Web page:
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The New Testament writing of Ephesians features powerful and poetic language celebrating the life of the early Church, and the union of all believers, both Gentile and Jew, within the body of Christ, with Christ himself as the head. Believers have been reconciled to God through the death and resurrection of Jesus, and distinctions of race and ethnicity are muted in favor of the new common identity of Christian discipleship.

Some interesting aspects of Ephesians:

Length: Six chapters

Author: Although the salutation of this writing indicates it is from the apostle Paul (1:1a), many biblical scholars think that this writing was actually made by the hand of a second generation Christian from a church community established by Paul, rather than by the apostle himself. As such, Ephesians is sometimes put into a category of writings in the NT referred to as “deutero-Pauline”. This distinction does not lessen in any way the validity, canonicity, authority or value of these writings for Christians and for the Christian church. It simply reflects the development of the early church and its interpretation and expression of the faith.

Recipients: Ephesians is widely regarded as a general letter originally intended to be circulated to several churches in Asia Minor. The naming of “the saints who are in Ephesus” as the recipients was quite possibly a later addition to a copy of the let-ter that was sent to that specific community, in order to make its words more per-sonal to them.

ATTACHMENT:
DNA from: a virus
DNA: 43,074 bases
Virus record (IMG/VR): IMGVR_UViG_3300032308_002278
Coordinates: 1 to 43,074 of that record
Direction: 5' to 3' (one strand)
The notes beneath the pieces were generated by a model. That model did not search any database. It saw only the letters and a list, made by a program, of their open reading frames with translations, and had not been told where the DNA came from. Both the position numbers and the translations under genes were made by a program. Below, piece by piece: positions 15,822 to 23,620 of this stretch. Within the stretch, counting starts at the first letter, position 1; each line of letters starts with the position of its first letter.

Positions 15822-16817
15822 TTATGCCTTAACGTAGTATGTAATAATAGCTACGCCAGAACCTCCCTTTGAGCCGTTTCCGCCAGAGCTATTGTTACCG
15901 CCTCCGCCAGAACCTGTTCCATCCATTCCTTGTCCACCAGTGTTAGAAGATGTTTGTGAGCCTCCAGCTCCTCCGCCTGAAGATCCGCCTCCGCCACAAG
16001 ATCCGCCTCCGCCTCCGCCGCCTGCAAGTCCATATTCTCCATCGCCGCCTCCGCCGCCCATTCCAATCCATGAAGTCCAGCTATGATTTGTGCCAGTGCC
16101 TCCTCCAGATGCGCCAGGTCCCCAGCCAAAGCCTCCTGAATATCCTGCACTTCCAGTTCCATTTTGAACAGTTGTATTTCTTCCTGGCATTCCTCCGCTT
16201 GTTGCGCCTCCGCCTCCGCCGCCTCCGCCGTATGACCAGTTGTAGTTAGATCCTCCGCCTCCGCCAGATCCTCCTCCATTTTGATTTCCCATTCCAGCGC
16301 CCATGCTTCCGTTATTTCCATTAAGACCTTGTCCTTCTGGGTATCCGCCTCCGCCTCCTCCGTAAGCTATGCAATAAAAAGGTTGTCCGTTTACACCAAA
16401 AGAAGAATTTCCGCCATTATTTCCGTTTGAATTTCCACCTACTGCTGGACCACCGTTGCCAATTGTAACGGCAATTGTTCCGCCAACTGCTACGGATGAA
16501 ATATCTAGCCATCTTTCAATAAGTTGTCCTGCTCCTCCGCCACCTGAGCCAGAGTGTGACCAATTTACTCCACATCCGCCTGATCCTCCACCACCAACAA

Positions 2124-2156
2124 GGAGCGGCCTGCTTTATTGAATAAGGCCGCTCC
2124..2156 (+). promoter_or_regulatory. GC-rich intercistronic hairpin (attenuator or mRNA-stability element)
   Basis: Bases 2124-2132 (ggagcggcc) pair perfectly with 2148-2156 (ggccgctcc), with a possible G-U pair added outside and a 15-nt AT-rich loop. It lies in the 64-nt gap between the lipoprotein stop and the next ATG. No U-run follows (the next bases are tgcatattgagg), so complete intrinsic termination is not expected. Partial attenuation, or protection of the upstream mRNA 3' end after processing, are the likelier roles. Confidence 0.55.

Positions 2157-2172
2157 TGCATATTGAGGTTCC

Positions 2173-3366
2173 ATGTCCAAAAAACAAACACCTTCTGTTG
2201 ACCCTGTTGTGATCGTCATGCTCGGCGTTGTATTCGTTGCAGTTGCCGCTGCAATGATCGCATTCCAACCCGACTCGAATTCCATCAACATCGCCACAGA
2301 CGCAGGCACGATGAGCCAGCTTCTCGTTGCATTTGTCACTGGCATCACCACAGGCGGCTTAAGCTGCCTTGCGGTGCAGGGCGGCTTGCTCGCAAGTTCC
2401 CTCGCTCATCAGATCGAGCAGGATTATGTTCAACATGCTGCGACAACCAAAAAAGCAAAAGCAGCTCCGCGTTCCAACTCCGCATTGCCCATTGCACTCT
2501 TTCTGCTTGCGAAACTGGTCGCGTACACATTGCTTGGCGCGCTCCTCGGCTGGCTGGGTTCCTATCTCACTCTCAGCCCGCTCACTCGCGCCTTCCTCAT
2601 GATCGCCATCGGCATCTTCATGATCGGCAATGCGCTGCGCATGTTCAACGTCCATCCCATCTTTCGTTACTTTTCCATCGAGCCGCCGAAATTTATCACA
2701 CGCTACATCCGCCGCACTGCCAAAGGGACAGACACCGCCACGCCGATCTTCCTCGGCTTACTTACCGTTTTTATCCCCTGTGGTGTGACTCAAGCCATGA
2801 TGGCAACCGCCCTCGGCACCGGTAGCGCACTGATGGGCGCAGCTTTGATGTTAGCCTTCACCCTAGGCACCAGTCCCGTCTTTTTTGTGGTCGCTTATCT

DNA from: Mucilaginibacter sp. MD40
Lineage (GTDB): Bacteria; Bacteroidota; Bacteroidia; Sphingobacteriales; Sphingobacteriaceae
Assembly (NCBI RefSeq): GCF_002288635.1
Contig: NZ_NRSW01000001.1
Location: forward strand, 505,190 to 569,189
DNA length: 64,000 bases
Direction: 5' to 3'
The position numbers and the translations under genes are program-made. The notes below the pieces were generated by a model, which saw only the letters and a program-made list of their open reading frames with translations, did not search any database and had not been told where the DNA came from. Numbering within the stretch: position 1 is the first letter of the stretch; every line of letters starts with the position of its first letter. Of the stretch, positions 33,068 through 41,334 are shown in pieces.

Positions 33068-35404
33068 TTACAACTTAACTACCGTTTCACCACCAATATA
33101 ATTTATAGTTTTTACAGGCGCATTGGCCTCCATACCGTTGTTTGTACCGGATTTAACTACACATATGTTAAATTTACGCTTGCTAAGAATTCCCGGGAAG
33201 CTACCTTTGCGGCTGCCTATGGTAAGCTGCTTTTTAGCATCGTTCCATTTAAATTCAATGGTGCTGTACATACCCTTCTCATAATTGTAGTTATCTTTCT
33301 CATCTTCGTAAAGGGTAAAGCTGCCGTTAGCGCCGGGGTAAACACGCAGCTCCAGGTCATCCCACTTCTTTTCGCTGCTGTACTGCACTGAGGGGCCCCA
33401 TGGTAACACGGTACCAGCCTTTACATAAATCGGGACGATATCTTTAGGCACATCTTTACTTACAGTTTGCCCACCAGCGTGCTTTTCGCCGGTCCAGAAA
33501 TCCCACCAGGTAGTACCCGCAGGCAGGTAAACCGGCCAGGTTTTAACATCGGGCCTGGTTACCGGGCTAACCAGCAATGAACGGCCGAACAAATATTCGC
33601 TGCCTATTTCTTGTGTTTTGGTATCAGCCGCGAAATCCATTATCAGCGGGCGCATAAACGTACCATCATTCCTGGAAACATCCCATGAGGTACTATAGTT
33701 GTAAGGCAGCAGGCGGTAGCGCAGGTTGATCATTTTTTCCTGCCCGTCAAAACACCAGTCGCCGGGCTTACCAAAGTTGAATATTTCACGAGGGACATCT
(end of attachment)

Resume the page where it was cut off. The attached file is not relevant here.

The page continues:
Date: This letter is most often dated sometime at the end of the 1st century, between 75 CE and 90 CE.

In Ephesians we find both a blessing (1:3-14) and a thanksgiving section (1:15-23) at the beginning of the letter.

Chapters 2 contains a series of affirmations emphasizing God’s reconciliation of hu-manity through Jesus, the conversion of the Christian from death to new life, and of the new unity in Christ of both Gentile and Jewish believers; (2: 14)

Chapter 3 continues with Paul’s description of his own apostleship as a servant of God’s grace, and his fervent prayers for the faith of the Christians who would hear this letter (“I pray…” 3:13; 3:16; 3:18)

In chapters 4—6, the author then appeals to hearers to manifest in their own lives the new life they have been given through Christ . ( 4: 1; 5: 1-2a)

In Ephesians 5:21-6:9 we find what are sometimes referred to as the “household codes”, describing the principles for relationships between husband and wife, parent and child, master and slave, centering on the principle of mutual subjection; “be subject to one another out of reverence for Christ” (5:21)